Don’t Sign With Your Attorney Until…
By Joel Bander
You go to see an attorney because you have a problem. You want the attorney to solve the problem, and the only real contract term you care about is ‘how much is it going to cost me?’ However, just like any agreement a party has to consider ‘what happens if something goes wrong?’ With an attorney that usually means legal malpractice, but could also just mean a dispute about fees.
Many attorney retainer agreements now unfortunately have ‘arbitration’ clauses which can greatly affect the client’s ability to get a fair hearing if ‘something goes wrong.’ Many times when consulting a client on a legal malpractice case I am asked ‘what does arbitration mean?’ Arbitration is an agreed upon legal process that a single person decides all issues, as judge and jury, usually with streamlined evidentiary procedures. Essentially, the parties go into a conference room and prove their case to a retired judge or experienced lawyer and it is all over in a few hours or days. While that is advertised as being cost efficient and quicker, substantively it favors the attorney because in arbitration you have less ability to obtain information through discovery (written questions, asking for documents, taking depositions) then in court. Most importantly, the client waives their right to a trial by a jury of their peers, a panel of common citizens, and instead must have a single person hear the case.
Consider your common agreements with credit card companies, financial institutions, auto dealers, cell phone and internet providers. These large institutions always have ongoing claims, and hence the same arbitrators keep seeing the same defendants, but never the same plaintiff. How many times is the common consumer bringing an arbitration claim?
So there is an ongoing relationship between defendants and arbitrators. And who pays the arbitrators? Well the parties do, meaning credit card/sell phone/auto dealer keeps paying the arbitrators again and again, but the consumer does it once. If you were an arbitrator, are you going to keep ruling against the company that keeps coming back with more business?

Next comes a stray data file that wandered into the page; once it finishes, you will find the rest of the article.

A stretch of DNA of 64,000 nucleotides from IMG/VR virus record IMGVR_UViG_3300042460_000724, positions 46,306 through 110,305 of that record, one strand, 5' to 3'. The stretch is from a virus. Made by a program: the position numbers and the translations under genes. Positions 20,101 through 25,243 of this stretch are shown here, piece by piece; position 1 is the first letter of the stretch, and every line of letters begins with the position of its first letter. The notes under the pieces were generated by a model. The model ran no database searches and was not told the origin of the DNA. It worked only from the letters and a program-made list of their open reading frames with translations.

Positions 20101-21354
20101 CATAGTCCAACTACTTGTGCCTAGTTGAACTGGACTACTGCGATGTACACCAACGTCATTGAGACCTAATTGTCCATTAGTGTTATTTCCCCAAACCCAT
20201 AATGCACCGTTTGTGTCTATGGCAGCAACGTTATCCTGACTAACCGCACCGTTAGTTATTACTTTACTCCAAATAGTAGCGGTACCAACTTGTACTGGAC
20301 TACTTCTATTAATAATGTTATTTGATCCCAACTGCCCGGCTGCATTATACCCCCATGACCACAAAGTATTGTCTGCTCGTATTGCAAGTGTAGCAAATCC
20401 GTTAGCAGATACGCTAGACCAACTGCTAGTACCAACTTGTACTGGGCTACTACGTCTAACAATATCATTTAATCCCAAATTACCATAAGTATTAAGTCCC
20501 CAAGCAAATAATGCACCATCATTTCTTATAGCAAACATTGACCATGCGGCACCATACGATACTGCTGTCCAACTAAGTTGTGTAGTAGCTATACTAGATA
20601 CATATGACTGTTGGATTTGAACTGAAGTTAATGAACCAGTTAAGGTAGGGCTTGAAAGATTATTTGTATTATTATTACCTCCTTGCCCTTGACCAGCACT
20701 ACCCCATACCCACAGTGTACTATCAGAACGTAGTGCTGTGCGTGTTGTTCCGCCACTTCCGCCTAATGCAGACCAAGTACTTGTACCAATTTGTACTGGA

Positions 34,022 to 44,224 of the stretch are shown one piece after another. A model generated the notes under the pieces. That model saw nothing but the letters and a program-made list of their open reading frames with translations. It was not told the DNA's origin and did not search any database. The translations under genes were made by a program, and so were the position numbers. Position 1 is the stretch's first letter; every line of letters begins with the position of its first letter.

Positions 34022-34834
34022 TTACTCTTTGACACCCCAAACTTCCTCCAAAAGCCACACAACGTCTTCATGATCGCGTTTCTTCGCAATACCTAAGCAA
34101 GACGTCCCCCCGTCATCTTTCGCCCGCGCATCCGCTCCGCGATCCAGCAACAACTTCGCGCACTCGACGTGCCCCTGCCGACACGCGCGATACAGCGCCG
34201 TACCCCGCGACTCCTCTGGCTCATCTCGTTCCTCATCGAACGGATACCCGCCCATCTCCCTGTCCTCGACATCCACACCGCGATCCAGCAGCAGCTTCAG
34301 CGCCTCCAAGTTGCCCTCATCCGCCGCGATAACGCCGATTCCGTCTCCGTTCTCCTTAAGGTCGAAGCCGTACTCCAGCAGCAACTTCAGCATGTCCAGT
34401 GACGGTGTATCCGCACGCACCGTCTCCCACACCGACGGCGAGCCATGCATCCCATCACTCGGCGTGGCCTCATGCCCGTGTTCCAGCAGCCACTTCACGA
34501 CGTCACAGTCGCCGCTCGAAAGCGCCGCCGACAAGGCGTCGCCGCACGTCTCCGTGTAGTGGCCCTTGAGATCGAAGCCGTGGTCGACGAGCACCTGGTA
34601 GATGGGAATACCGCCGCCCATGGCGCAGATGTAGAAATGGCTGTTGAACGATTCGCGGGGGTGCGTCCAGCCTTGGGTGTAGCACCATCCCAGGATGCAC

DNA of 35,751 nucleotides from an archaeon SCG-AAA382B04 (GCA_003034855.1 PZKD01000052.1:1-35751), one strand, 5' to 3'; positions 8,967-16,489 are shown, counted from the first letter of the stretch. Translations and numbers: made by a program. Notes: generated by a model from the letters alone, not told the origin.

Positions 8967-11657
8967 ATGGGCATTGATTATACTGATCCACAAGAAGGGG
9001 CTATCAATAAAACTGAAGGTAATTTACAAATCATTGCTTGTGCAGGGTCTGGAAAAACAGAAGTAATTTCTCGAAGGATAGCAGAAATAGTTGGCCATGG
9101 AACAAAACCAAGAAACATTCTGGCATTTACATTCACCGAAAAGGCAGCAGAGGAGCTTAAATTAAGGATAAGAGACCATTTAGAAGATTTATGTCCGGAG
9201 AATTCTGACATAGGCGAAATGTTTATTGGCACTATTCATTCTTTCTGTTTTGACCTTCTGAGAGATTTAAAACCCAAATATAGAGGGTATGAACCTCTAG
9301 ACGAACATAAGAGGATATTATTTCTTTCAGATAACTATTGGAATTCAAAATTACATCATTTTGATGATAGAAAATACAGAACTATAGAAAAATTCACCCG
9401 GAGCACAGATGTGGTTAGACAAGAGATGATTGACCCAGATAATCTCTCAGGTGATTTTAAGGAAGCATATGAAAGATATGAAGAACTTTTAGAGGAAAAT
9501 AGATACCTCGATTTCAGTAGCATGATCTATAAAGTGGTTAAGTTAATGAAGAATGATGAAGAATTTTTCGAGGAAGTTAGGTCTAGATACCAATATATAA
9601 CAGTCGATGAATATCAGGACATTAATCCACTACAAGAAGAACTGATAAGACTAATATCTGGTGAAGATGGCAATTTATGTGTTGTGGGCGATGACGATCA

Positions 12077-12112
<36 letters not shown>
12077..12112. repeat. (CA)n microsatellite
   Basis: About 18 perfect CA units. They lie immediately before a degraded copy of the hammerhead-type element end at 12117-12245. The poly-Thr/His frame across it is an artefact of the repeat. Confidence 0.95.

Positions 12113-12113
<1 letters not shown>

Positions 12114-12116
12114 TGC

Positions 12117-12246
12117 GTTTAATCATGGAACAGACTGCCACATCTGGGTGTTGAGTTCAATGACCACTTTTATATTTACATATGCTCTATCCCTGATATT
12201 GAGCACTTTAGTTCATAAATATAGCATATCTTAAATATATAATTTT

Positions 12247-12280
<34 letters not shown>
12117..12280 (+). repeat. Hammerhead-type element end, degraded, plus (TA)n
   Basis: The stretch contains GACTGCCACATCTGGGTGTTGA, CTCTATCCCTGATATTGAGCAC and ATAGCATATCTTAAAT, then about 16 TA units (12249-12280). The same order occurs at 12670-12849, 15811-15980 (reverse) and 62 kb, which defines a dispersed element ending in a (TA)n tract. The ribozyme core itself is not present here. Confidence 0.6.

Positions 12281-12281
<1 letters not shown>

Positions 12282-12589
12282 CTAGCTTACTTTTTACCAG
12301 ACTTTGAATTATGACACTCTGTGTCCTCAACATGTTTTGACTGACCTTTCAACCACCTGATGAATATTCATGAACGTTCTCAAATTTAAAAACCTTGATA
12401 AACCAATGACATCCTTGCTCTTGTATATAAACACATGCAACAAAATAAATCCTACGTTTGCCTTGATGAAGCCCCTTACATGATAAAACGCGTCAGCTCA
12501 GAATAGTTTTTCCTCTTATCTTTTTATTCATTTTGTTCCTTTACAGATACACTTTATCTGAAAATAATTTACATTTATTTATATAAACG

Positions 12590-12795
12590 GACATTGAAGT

Additionally, lawyers representing claimants generally would prefer to have the cases heard before common folk jurors than experienced arbitrators commonly considered as ‘jaded’ because they have heard so many cases that little impresses them anymore. However, a juror does not hear about disputes and misdeeds all the time, and is more apt to be compassionate to an injured victim. And the reality is that lawyers are not particularly well liked when they have screwed up someone’s case.
Unfortunately, clients often sign these agreements quickly because they are more focused on the ‘problem’ and how much will it cost. But then you ask, well how often is my lawyer having to pay for an arbitrator? Answer, hopefully not very often, but their defense counsel will be retained by an insurance company that will keep large dossiers on arbitrators, obviously rewards those ruling favorable for them with more business. And they are constantly hiring arbitrators.
So now you have read this far along and are now thinking ‘but I have already signed the contract.’
Unlike your cell phone or auto dealership agreement nothing prevents any client from going back to the attorney and saying ‘I did not know what that arbitration clause meant. Now I know and I want to strike it out.’ Of course, the attorney can refuse, but the client, at that point, can take their case file and go to an attorney willing to have a dispute on an equal playing field, the courts, instead of with an arbitrator.
However, the concept of arbitration is not always bad in all circumstances when dealing with your lawyer. For a legal malpractice case with larger damages most individuals should seek to avoid arbitration. However, when legal fees are in dispute the fairly universal method for resolution is arbitration because the only issue is the amount of and necessity of services performed, and the reasonableness of the fees. Local bar associations have streamlined procedures with attorneys selected from a random panel. The issues are usually more mundane, and evidence usually just involves the parties.
So what do you do now? If you are going to hire an attorney, READ the agreement and tell them you do not want the arbitration clause. (Doctors will usually not treat you if you try the same thing in their offices, as their malpractice premiums are tied to these provisions. However, attorney malpractice coverage usually does not require arbitration agreements.) If you have a pending case, take a look at the agreement. If your attorney wishes to deny your right to trial by jury and send you to an arbitrator, consider getting a writing that removes that arbitration provision so you can be on a fair ground if an unfortunate problem does arise.